Cinderella Man Quarterly Assessment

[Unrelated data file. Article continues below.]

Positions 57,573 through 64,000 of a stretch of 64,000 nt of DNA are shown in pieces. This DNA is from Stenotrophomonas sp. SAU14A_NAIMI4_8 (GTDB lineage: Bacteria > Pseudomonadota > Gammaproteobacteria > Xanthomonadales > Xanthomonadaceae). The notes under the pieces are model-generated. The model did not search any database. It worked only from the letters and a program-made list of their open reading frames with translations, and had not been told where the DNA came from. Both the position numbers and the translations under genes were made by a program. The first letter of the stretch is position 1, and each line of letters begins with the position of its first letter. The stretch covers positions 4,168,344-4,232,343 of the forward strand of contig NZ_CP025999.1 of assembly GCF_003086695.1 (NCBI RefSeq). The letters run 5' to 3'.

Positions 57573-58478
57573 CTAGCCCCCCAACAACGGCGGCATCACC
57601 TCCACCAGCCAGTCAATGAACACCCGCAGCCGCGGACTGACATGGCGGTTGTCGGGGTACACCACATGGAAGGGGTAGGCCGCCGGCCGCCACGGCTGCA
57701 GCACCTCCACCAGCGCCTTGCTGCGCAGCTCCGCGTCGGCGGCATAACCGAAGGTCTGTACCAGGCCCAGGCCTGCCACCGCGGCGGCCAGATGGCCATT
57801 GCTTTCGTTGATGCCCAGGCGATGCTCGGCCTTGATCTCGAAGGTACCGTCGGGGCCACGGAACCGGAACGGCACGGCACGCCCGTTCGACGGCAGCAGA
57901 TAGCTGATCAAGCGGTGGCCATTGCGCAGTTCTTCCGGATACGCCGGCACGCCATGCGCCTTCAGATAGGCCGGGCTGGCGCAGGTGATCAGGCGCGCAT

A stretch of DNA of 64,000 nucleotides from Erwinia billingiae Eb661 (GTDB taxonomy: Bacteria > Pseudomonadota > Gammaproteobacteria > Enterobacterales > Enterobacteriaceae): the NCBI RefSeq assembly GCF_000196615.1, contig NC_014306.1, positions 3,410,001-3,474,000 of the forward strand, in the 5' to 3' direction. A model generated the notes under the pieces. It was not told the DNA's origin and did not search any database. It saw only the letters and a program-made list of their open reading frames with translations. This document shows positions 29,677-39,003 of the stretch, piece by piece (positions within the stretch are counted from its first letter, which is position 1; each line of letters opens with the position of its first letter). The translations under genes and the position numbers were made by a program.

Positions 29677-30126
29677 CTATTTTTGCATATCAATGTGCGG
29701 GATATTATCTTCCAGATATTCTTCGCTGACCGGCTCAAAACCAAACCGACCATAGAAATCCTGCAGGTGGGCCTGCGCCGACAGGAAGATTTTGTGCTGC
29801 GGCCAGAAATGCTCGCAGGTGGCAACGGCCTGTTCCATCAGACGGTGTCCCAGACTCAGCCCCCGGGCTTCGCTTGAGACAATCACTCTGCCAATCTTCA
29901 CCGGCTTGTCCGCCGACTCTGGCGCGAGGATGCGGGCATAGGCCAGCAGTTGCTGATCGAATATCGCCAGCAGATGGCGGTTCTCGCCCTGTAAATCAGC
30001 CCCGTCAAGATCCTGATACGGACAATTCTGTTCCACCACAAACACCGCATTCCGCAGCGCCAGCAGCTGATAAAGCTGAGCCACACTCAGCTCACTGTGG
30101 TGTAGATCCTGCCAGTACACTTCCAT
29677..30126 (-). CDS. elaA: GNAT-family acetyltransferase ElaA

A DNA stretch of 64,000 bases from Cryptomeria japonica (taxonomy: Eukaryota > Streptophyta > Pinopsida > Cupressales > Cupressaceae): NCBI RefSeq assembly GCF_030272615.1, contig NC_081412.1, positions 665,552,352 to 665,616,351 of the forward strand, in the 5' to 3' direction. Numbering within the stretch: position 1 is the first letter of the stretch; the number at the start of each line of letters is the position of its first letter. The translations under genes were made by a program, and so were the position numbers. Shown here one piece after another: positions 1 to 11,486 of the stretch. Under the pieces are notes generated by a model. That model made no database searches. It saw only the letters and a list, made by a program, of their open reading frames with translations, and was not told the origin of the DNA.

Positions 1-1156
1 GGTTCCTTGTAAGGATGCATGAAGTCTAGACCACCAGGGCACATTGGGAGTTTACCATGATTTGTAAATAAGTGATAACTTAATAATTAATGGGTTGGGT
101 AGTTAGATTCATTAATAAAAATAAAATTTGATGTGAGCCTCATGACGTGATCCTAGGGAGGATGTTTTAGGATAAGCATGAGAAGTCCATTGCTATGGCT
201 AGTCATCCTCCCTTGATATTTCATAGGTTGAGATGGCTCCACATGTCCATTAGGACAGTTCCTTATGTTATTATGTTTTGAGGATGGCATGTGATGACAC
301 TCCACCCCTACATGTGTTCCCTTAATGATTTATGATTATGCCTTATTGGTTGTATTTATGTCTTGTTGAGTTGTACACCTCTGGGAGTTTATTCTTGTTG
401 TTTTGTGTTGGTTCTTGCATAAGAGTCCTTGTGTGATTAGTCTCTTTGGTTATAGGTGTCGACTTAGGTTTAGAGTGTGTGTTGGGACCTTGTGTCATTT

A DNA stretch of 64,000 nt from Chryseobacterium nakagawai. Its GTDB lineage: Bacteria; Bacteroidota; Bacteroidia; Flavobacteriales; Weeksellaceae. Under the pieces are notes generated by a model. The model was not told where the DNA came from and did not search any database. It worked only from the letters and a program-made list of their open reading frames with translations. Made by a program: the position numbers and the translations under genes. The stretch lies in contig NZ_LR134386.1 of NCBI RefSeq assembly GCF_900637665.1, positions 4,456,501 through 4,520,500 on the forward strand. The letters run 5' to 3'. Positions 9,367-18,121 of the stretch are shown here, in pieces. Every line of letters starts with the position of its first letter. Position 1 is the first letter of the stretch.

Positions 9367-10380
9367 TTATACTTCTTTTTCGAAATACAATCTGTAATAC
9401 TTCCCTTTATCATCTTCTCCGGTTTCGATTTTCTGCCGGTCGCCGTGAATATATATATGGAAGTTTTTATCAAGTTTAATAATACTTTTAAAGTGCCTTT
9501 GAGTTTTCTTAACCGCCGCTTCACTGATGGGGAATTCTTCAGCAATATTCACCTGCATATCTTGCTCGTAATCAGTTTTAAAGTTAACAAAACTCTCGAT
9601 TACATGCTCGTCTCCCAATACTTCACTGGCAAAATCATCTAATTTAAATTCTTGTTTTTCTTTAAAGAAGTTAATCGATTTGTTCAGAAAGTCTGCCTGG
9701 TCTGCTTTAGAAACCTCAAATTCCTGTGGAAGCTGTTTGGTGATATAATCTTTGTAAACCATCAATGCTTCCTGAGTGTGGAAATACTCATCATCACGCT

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1. The definition for clinical (major) depression according to the National Institute of Mental Health is “severe symptoms that interfere with your ability to work, sleep, study, eat, and enjoy life. An episode can occur only once in a person’s lifetime, but more often, a person has several episodes,” (Depression). Holden, characterized by his general apathy towards life itself, is definitely clinically depressed. Beginning with the death of his brother Allie, Holden describes his life as a downward spiral. In addition to losing one of the closest people to him, hw has no personal relationship with his parents. They are constantly sending him from one school to another, and eventually to a mental institution all the way in California. These can be seen as ways to keep Holden separated from the family unit. Seeing as how Holden uses his younger siblings as his only tie to his family, this disinterest shown by his parents could definitely be detrimental to his mental health. This lack of concern leads to Holden’s destructive behavior. Cycling destructive behavior with depression would be classified as bipolar disorder, which is a more rare form of depression. He is also constantly putting himself down. He often comments that he is the “dumb” one in the family. He uses this as an excuse to not apply himself in academics. His academic failure could also be a way to gain attention from his uninvolved parents. Holden also refers to suicide throughout the novel. In the medical field, suicide threats are considered serious when the patient expresses a clearly thought out plan. Holden mentions suicide as a passing thought, which is less severe but still troubling. Holden also feels better when he is isolated from society. He fantasizes abo... ... middle of paper ... ...e proper treatment, Holden will be able to recover. 7. The Catcher in the Rye has been a very controversial book since its release. Whereas in more intolerant communities, the language and situation like the ones displayed in The Catcher in the Rye may be very offensive. However, society has progressed to a time period where the average child is exposed to much more than the content in this novel. Teenagers of this era are as knowledgeable about these subjects as an adult is. High school readers, usually those in the eleventh grade, can be taught the purposes of including this content in the novel in a mature way. Because of these reasons, it can be assumed that high school readers of this time are not threatened by the content in The Catcher in the Rye. It should not be banned due to both its literary finesse and its ability to not be menacing to current readers.

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